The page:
Congratulations to all runners who took on the second running of the Never Summer 100km. The goal of the event is to offer a challenging mountain adventure, connecting stunning mountain and lake vistas across a wide range of mountain terrain. And it sounds like adventure was had by all. Reports of bears, moose, and dive-bombing raptors were all overheard in the Gould Community Center post-race. This of course came in addition to the significant challenge of navigating the 64 mile tour of the rugged Never Summer and Medicine Bow Mountains.Close up view of the Nokhu Crags from the Never Summer 100K course at Lake Agnes. (Photo: Erin Bibeau)
When it was all said and done, 192 of our 273 starters made it back to the Gould Community Center before the 5:30am cutoff – a 70% finisher rate. Of those, 24 joined the Sunset Club by making it home without the use of a headlamp (15.5 hours).
But no matter how far along the course you got, or indeed at what time you finished, we hope you enjoyed your experience in the beautiful mountains of Northern Colorado.
With this being just the second running of the event, many new overall and age group standards were set. In the men’s race, Gabe Joyes from Lander, WY took home top honors in a new course record time of 12:29:21. In an exciting finish, he was followed just a minute later by defending Wasatch 100 champion, Chris Schurk, who’d been nipping at Gabe’s heels from the start of the final climb. Rounding out the men’s podium was Jeff Mogavero (12:51:13), currently also calling Lander home.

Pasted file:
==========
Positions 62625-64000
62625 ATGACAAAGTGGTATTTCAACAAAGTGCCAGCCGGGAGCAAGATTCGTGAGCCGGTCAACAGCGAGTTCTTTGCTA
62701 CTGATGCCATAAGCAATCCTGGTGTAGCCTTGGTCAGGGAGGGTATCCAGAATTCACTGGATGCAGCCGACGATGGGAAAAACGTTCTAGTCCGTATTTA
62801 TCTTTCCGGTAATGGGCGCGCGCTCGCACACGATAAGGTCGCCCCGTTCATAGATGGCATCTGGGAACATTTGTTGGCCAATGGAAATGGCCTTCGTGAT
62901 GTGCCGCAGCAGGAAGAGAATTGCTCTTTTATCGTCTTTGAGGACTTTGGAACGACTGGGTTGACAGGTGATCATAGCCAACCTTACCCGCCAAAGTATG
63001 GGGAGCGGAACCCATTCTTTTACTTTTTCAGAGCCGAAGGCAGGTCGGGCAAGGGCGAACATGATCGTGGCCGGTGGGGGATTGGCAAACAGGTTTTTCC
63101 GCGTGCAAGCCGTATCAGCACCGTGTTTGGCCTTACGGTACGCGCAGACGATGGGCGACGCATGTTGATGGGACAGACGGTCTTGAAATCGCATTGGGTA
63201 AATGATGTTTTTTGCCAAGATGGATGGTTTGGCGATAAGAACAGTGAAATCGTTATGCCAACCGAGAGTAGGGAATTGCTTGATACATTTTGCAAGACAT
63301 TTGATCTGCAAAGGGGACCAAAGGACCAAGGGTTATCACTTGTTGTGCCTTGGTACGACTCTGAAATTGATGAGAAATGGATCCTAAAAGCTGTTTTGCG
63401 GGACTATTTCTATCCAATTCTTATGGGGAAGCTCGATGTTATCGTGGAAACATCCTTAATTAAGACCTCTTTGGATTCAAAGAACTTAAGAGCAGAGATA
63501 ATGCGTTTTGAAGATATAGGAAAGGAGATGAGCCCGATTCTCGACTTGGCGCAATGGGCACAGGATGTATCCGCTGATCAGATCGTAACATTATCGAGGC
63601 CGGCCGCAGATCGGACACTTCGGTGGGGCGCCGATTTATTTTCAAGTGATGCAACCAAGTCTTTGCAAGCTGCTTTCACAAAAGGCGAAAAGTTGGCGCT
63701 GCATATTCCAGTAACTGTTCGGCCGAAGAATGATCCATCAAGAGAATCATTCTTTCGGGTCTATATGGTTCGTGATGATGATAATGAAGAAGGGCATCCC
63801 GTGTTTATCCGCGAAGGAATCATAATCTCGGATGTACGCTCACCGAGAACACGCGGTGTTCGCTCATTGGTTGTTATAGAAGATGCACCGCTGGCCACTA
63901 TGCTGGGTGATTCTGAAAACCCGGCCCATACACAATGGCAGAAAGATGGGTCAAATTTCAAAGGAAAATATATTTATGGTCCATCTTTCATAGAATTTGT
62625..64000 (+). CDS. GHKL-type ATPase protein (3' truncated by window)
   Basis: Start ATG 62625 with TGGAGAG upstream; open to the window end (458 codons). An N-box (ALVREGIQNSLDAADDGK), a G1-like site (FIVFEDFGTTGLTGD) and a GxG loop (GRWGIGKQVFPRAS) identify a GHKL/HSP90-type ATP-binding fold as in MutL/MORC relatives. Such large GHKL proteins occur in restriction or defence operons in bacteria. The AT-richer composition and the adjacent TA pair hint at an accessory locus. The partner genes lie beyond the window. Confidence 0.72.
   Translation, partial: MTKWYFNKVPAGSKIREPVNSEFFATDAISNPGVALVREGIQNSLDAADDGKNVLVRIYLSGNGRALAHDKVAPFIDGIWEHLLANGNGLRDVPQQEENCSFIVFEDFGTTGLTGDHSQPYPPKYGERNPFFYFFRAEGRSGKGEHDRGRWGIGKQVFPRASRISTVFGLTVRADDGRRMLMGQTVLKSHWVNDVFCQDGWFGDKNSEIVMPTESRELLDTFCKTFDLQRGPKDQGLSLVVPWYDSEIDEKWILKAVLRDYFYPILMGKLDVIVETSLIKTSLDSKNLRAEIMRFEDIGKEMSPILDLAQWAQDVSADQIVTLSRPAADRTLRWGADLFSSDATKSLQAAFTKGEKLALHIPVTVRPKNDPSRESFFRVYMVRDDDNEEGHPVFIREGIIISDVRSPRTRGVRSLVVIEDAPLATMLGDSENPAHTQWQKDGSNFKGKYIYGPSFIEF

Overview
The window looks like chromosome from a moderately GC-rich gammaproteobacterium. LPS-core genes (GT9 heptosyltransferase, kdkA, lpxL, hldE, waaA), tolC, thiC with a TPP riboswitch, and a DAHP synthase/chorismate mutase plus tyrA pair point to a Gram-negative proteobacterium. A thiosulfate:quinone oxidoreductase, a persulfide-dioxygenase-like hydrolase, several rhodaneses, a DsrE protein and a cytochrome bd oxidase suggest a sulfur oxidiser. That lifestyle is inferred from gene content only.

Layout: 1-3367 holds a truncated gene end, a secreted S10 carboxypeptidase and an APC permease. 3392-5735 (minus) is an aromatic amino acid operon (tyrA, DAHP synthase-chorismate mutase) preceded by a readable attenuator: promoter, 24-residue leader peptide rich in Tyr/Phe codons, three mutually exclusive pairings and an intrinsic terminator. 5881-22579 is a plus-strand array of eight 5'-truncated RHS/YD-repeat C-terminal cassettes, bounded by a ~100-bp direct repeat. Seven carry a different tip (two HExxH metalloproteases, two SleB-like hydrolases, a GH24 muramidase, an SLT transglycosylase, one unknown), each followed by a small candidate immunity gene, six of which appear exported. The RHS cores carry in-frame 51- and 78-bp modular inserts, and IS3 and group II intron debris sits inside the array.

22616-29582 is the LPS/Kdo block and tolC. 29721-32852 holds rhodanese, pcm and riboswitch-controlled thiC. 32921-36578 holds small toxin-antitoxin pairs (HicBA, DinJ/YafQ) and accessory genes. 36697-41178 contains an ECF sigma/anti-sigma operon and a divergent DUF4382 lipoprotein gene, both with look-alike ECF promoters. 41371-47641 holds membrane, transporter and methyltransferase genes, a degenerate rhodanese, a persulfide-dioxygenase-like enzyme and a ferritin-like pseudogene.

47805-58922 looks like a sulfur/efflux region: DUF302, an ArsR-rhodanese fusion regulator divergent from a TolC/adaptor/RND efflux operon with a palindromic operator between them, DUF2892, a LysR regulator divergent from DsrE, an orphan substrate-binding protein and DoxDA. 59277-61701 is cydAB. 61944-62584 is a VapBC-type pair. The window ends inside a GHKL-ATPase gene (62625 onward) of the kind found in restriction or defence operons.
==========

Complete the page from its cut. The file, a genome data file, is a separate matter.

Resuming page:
Gabe Joyes at Lake Agnes on his way to the win. (Photo: Erin Bibeau)
Alyson Kirk coming off Montgomery Ridge on her way to defending.
In the women’s race, defending champion Alyson Kirk bettered her 2015 time to come home with a second Never Summer 100km title (15:46:43). As last year, Alyson (a peak-bagging dynamo) took control of the race heading up the steepest climb of the day on North Diamond Peak. Nederland resident Keira McMahaon (16:18:57) finished a strong second behind Alyson, and she was followed some 7 minutes later by the ageless Cindy Stonesmith (16:25:51).
We saw new records go down in not only the overall categories, but also many of the age groups. The master’s categories (40-49) were won by Elijah Flenner and Sandra Carpenter. As he did at Quad Rock earlier in the summer, Elijah set a new course record in the masters division, posting an impressive 13:16:47, while Sandra also built on her Quad Rock master’s-record-setting run from May with an impressive sub-17 hour finish (16:56:04). Although officially listed as a podium finisher in the overall standings, Keira McMahon’s time of 16:18:57 sets the new standard for the master’s age group.
In the grandmasters division (50+), it was Marianne Osteen who took home top honors in a time of 20:51:57. As in the master’s category it was podium finisher Cindy Stonesmith setting the new grandmaster’s mark (16:25:51). For the men, it came down to the wire, with Stephen Kukta (16:38:01) from Olympic Valley, CA running down Nebraska’s Todd Nott in the final two miles. Todd’s time and grandmaster’s record from 2015 (15:54:36) was the only mark to remain standing at the end of the day.